Many of you may have read this post on Facebook, but I am writing it here as well with some additional thoughts.
As an alcoholic in recovery, you could say that I am biased in terms of how I see alcohol used and talked about in the church, in clergy groups, and in church social settings. Now, one could argue (and I’ve had a number of pastors–but one in particular, make this argument to me), that we have come so far in being accommodating to those who suffer from addictions (and He said it in such a way that he ignored the fact that I was one of “those” who suffer from from addictions). And there is some truth to it. There are many congregations who serve grape juice at every service. For those who have made efforts in their ritual services, I thank you. But there are many congregations and pastors that still find serving grape juice instead of wine (or even as an alternative) to be an “abomination.” “It must be wine! Jesus used wine! And once it’s consecrated, it’s not wine, it’s his blood!”
Yeah… it’s still alcohol. And if I drank it, it would not be a good day for me. So, if there is any reason to doubt that the church is using wine or I can’t quickly identify the grape juice, I do not take from the cup. I cannot take that risk.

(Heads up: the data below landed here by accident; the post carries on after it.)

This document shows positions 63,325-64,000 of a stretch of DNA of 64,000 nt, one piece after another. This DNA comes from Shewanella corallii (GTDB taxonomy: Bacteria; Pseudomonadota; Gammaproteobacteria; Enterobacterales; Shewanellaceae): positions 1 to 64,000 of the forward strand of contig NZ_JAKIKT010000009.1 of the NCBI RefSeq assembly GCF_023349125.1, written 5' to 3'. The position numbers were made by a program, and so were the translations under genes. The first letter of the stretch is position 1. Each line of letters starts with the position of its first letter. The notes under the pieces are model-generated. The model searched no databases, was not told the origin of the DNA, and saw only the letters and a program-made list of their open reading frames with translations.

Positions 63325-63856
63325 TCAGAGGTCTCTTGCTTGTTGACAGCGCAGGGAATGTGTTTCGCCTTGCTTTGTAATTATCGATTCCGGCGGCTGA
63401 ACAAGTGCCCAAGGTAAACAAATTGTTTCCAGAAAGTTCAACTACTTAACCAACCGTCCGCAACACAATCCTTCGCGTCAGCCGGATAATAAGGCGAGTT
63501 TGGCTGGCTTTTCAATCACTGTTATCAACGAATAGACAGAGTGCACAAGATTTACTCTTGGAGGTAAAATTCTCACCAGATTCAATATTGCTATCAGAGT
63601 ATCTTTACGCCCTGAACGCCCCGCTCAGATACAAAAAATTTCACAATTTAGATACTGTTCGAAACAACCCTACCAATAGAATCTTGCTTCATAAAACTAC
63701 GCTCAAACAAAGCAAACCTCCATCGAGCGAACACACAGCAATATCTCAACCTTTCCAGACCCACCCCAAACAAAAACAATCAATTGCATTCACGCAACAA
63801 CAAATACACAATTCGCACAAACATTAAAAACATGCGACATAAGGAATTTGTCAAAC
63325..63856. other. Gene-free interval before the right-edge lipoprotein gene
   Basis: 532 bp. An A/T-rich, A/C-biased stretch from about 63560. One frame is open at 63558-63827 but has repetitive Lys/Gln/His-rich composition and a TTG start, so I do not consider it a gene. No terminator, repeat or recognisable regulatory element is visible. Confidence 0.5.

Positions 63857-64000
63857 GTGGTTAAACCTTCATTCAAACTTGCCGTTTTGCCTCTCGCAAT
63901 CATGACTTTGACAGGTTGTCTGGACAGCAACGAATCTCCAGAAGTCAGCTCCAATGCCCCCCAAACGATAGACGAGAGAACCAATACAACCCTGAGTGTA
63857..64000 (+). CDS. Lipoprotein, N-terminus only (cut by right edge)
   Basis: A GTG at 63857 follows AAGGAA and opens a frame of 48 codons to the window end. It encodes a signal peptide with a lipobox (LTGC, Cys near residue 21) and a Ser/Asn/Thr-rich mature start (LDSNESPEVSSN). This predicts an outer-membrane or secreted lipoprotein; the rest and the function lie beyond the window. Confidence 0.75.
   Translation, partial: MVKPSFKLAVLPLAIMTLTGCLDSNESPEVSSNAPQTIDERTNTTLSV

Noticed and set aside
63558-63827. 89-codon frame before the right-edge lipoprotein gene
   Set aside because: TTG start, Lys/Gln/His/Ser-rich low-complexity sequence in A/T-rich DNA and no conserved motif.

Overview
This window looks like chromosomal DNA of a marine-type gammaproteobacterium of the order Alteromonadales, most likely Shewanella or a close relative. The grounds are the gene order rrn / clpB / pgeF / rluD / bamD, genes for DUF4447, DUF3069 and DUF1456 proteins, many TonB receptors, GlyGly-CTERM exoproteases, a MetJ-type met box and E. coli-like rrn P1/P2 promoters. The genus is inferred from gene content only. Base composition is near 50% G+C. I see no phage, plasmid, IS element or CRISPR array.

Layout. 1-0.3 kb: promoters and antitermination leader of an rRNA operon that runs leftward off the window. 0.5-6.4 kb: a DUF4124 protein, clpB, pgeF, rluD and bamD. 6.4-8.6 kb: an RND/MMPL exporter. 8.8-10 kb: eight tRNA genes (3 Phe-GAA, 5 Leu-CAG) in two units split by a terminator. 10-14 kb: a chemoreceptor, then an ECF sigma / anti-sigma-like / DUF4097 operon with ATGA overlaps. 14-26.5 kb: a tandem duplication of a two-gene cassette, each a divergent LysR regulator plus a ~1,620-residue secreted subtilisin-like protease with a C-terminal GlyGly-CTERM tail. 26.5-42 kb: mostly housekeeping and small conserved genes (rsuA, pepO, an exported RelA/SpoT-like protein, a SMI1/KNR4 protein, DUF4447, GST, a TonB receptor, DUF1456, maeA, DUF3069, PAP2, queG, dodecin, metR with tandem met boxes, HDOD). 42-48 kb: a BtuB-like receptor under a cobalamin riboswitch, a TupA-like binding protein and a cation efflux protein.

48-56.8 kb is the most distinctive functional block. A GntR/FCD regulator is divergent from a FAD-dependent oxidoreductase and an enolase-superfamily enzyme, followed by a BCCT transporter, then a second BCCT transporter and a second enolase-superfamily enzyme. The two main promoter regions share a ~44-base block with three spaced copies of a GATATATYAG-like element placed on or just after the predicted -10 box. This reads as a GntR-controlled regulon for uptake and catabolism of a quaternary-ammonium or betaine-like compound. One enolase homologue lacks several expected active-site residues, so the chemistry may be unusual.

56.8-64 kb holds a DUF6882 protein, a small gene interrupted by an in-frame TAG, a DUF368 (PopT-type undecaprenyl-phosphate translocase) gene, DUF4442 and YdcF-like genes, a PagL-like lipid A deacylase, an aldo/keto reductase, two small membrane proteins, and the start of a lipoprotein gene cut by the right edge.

Even if an alcoholic in recovery is completely transparent about their recovery, no setting can be described as safe. And I know this because I feel that my recovery has been threatened in the church.
I will generally inform groups pretty quickly of my recovery. Even after only a few times of meeting (sometimes in the first few minutes of meeting certain people). For example I led off with it in my Candidacy documents and Call Documents so that whatever church I was going to would know that I am in recovery and that I would need to take care of my recovery. In Call interviews at the church I now serve at, I told my entire story of recovery and why I believe it is an incredible gift to my ministry but something that I will always need to watch. I mention it to my clergy colleagues very frequently and I preach about it every so often, wanting my congregation to know my story and to know my situation.